Birthdays are great for so many reasons – you get an entire day to celebrate someone for just being themselves, it’s a good excuse for a party and bubbles, and it’s a great excuse to eat cake! Whether it’s my birthday or that of someone else, birthday cakes are a bit of a big deal for me – I love dreaming them up, making them come to live and (of course) enjoying the finished product.
It was Kevin’s birthday last weekend, and while I spent weeks teasing him that I couldn’t be bothered making him a cake, there was no doubt I’d make him something special. So while he spent the day lifting weights and being fit at a Crossfit competition (as you can tell, I clearly know all the ins and outs of the sport!), I got busy whipping up a special cake to surprise him with when he got home.
Like many people, Kevin’s BIG on chocolate – he loved it way more than I do! So it was a no-brainer that his birthday cake would be absolutely packed with chocolate. But that in itself isn’t particularly special, so I decided to work hazelnuts into the recipe.
The result? A triple-layered chocolate cake infused with hazelnut coffee, stacked and iced with whipped milk chocolate buttercream and finished with a halo of crushed toasted hazelnuts. YUM.
While the batter of the cake itself is based on a super simple chocolate cake recipe (seriously – it’s a one bowl, one mix wonder), I amped up the flavour by replacing the plain coffee used in the mixture with Nespresso’s limited edition Hazelnut Dessert variation. It has a sweet caramel taste with just a hint of hazelnut, making it perfect for this hazelnut birthday cake.
Don’t like coffee? Don’t worry – the coffee used in this recipe (whether you go with the fancy one like I did or your personal favourite) is only there to enhance the chocolate flavour of the cake; the cake doesn’t taste like coffee! Using a flavoured variety will bring all those extra flavours into your finished cake too, helping make it extra special.
As for the milk chocolate buttercream… well, it’s a dream. How could it not be when you literally beat melted milk chocolate into light, fluffy buttercream? Yes, it’s sweet. Yes, it’s a BIG treat. Yes, it’s totally perfect – especially for birthday cakes! The crushed toasted hazelnuts add a bit of interest to the cake, breaking up the sweetness slightly with a little nutty flavour. Plus they make the cake look pretty gorgeous!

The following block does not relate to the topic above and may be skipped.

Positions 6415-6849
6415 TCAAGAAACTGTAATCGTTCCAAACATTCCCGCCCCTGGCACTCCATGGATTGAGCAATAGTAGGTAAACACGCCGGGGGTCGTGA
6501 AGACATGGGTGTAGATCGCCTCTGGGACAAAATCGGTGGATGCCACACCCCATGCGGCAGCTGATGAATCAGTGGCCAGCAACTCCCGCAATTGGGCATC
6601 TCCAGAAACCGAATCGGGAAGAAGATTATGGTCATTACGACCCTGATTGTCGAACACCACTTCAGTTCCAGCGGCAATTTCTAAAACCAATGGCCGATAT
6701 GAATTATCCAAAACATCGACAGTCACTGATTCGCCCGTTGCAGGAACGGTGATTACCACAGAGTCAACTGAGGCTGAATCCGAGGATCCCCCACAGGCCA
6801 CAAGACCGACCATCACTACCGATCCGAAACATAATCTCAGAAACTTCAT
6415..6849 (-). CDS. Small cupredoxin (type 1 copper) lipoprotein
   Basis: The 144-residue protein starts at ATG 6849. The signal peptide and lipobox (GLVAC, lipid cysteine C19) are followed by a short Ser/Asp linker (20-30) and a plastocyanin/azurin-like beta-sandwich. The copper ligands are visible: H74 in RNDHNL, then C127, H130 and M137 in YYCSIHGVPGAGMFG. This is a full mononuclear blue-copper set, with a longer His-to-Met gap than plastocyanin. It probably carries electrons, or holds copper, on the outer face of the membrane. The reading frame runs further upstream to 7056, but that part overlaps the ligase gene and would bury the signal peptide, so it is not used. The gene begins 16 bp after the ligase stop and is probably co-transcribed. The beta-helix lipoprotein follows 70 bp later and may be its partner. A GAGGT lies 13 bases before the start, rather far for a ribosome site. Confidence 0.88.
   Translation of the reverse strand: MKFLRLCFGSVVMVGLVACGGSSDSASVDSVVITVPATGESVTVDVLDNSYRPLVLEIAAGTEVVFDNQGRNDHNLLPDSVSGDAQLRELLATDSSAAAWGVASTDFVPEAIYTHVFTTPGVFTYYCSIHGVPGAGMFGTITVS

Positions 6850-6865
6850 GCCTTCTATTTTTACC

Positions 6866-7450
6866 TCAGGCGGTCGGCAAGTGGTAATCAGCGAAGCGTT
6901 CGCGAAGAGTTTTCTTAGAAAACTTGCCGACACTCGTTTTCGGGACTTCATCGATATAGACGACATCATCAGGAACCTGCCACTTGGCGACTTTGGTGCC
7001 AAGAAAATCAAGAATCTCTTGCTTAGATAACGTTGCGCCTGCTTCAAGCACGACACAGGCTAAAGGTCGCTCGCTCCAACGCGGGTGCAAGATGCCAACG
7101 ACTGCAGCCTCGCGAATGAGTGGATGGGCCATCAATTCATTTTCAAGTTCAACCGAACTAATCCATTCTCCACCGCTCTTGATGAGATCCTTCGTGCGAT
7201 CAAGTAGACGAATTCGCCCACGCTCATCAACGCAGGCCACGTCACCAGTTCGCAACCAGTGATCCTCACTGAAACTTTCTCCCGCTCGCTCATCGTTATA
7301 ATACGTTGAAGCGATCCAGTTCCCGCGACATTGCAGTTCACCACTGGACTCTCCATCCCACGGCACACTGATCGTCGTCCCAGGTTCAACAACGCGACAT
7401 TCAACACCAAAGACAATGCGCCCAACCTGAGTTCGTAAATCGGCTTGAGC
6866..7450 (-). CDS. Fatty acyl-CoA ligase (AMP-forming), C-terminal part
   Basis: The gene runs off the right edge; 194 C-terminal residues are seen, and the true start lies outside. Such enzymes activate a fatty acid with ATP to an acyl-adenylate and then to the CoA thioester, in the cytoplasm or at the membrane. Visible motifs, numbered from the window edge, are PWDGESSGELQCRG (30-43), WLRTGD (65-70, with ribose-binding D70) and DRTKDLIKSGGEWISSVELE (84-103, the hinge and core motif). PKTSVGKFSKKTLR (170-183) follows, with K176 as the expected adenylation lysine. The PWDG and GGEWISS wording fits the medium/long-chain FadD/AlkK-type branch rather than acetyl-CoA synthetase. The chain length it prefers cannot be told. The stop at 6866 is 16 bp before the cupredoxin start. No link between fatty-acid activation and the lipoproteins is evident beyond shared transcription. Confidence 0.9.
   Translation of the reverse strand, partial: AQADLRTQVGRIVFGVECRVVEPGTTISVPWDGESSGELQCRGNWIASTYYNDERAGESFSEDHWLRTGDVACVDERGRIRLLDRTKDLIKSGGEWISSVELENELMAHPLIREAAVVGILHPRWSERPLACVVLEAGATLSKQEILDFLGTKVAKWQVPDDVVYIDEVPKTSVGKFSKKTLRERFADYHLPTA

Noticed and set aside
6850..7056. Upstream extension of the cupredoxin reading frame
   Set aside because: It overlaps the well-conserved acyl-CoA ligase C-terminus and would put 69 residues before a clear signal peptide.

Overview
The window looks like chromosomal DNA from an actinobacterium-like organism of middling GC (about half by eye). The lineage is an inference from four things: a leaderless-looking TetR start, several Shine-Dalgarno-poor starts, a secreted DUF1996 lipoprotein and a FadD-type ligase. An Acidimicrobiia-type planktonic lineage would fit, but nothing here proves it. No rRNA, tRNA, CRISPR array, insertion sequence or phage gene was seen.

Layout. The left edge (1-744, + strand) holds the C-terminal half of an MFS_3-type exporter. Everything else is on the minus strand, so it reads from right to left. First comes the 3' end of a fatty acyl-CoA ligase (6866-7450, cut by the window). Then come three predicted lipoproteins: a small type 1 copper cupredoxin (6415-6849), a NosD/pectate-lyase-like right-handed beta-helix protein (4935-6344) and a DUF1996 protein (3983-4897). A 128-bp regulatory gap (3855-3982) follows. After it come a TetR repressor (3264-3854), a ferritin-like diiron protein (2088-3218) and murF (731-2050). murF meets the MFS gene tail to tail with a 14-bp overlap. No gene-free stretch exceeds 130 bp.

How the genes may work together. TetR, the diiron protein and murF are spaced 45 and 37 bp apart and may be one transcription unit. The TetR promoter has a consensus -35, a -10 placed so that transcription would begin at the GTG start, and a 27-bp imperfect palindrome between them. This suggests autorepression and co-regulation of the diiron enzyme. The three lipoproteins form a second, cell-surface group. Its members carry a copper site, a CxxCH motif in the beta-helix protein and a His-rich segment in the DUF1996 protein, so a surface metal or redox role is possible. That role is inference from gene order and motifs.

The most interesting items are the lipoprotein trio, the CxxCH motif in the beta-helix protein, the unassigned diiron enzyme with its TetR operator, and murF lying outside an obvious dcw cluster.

Makes one three-layer 6 inch cake
- 1 cup buttermilk (milk + 1 Tbsp white vinegar)
- 250ml Nespresso Hazelnut Dessert coffee (or your own favourite), cooled
- 2 cups plain flour
- ½ cup cocoa
- 1 tsp baking powder
- 2 tsp baking soda
- 1 ¾ cups sugar
- 2 eggs
- ½ cup oil
- 1 tsp vanilla essence
- 100g butter, softened
- 200g milk chocolate
- 2/12 – 3 cups icing sugar, sifted
- Hazelnuts, handful
- Preheat oven to 180 Degrees Celsius. Grease and line three 6 inch cake tins.
- Make coffee and set aside to cool. Prepare homemade buttermilk and set aside.
- Sift dry ingredients together in a large bowl.
- Add eggs, vanilla, oil, coffee and buttermilk and mix on a low speed until combined. Mix on medium speed for about 1 minute.
- Pour into prepare cake tins and bake for 20 – 25 minutes or until a toothpick inserted comes out clean.
- Leave to cool in tins for 5 minutes then turn out onto wire racks to cool completely before icing.
- Once completely cool, break chocolate into pieces and melt in microwave in 30 second bursts, mixing between each.
- Beat together butter and 2 cups icing sugar until smooth. Add melted chocolate and mix until well combined. Add more icing sugar if too runny. Beat until light and fluffy.
- Stack cake layers together, layering with prepared buttercream. Scoop remaining icing on top of stacked cake and spread until cake is covered.
- Preheat oven to 180 degrees Celsius.
- Place hazelnuts on baking tray and roasted them in the oven for 8 minutes. Remove from oven and place on clean tea towel. Rub lightly to remove loose skins.
- Place in a snaplock bag and crush with a rolling pin. Scatter nuts across top of cake, pressing lightly into the icing.